Hanging out with the boys

Mental health pharmacy trial

When Monty Python and the Holy Grail was released in 1975, few would have believed that 45 years later people would still be quoting lines from the film, including, of course, “It’s only a flesh wound!”

I have a hunch this is because the humour of a hopelessly beaten, armless, one-legged knight hopping pathetically while claiming he’s fit and healthy has a ring of truth about it. Men don’t like showing weakness.

Instead, we tend to ignore health issues, putting on a brave face (unless it’s man flu, perhaps), hoping the problem will miraculously heal itself (or the missing limb regrow).

It’s a behaviour linked to masculinity, but this can be a real problem if the health issue we’re facing is itself related to the masculinity many men believe is down below the belt.

Then, many men turn a blind eye, tell nobody and carry on with life, terrified inside but putting on a brave face for the rest of the world.

In Australia, an estimated 19,508 men were diagnosed with prostate cancer in 2019, accounting for 25 per cent of all new male cancer cases diagnosed.

Statistics indicate one in 10 men will develop prostate cancer during their lifetime, but many will choose to ignore it until it’s too late to manage effectively.

Pharmacies can play an enormous part in encouraging men to be more proactive regarding their health, particularly issues related to the prostate.

Blazing the trail

Canberra’s Cooleman Court Pharmacy is blazing a trail that other pharmacies may well be interested in following.

Seven years ago, pharmacy owner Brad Butt noticed a high level of confusion among men in the community when they were presenting to his pharmacy with issues relating to men’s health, and the prostate gland in particular.

Having explored the data, and after spending time upskilling himself, Mr Butt launched Men’s Health Downunder as way to offer support to the local men and add a much-needed professional service to his pharmacy’s offerings.

Today, Men’s Health Downunder is a standalone business, operating out of a dedicated location and serving men from all over Australia, who are often referred by the country’s top urologists.

Importance of privacy

In those early days, it was clear that privacy was important if men were going to feel comfortable visiting the pharmacy and waiting for their appointment.

“Walking into a community pharmacy where it’s quite busy, to talk about some private issues isn’t all that comfortable for everyone,” says Men’s Health Downunder pharmacist Tim Stewart.

“The consult rooms we now have are completely shut off and private, so the physical privacy part of it isn’t too difficult. I do feel that the blokes coming into our specialised clinics, compared with the blokes coming to the pharmacy, find it’s a better feel.”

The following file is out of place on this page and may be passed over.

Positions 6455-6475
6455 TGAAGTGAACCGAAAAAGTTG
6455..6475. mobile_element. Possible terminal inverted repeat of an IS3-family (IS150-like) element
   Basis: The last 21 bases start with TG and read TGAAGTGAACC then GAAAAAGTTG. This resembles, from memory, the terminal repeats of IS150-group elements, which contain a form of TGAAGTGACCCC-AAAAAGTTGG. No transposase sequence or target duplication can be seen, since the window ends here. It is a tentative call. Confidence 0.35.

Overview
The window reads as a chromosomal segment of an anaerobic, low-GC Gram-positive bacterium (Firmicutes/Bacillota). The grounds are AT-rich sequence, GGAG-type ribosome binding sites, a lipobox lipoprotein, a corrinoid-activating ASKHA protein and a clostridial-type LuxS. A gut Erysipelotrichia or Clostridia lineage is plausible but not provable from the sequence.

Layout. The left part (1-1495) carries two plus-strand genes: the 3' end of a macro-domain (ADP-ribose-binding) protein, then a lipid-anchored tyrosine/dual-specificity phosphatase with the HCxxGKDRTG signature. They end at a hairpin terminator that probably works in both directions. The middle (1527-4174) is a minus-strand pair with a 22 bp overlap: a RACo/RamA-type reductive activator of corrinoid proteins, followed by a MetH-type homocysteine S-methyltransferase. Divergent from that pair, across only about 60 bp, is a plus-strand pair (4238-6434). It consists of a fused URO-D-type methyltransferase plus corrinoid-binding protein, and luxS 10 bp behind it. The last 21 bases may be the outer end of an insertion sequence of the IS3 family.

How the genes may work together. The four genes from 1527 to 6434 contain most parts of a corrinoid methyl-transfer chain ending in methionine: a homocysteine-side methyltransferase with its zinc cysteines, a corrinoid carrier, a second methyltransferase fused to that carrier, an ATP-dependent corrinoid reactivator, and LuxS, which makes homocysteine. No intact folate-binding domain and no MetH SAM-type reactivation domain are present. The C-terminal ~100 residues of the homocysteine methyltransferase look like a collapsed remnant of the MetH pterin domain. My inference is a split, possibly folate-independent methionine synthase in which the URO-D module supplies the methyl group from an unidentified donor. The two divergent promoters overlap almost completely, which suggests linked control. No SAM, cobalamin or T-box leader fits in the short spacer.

Pharmacies considering offering a men’s health service should be careful to brief all staff on the importance of subtlety when speaking with patients.

Build a network

Like any business, it’s important to have a steady flow of patients. Mr Stewart says the bulk of Men’s Health Downunder patients present through self-referral or referral from specialists, including GPs, urologists and sexual health clinics.

“Your patients are certainly your best advocate, so, if you’re providing an excellent service or if you get to the point where you can provide that good service, then they’ll do all the promotion for you,” says Mr Stewart, adding that interprofessional collaboration is also important.

“I think it’s all about interprofessional collaboration as well: getting to know the specialists or the people already doing work in this space in your area.

“If you don’t have the support from them, you’re not going to get the referrals and you’re not going to make any progress.”

Dedicate the time

“We always spend a good amount of time with patients on their first consultation,” Mr Stewart says, adding that this could take 45 minutes to an hour.

“Even just understanding what’s going on with them, like for example that they’ve had prostate surgery, can take time.”

Having discussions about such personal health issues isn’t only difficult for the patient.

Pharmacists typically take a year or so to become comfortable talking about penises, erections or ejaculation, and as every patient likes to approach it differently, the pharmacists need to develop a sensitive and adaptable approach.

According to Mr Stewart, the required skills take many months to develop and will continue to evolve as engagement in the men’s health space continues.

The need for men’s health professional services

Overall, the need for men’s health professional services is high, so the opportunity this presents for pharmacies is an excellent one.

When Men’s Health Downunder began seven years ago, it had one consult room in a pharmacy and the team made it work well.

Much of the learning the team has gone through can be shared. Mr Stewart is willing to talk to other pharmacists wanting to know more about the opportunity men’s health presents.

To read the full article as it appears in the June issue of Retail Pharmacy magazine, visit: retailpharmacymagazine.com.au/magazine.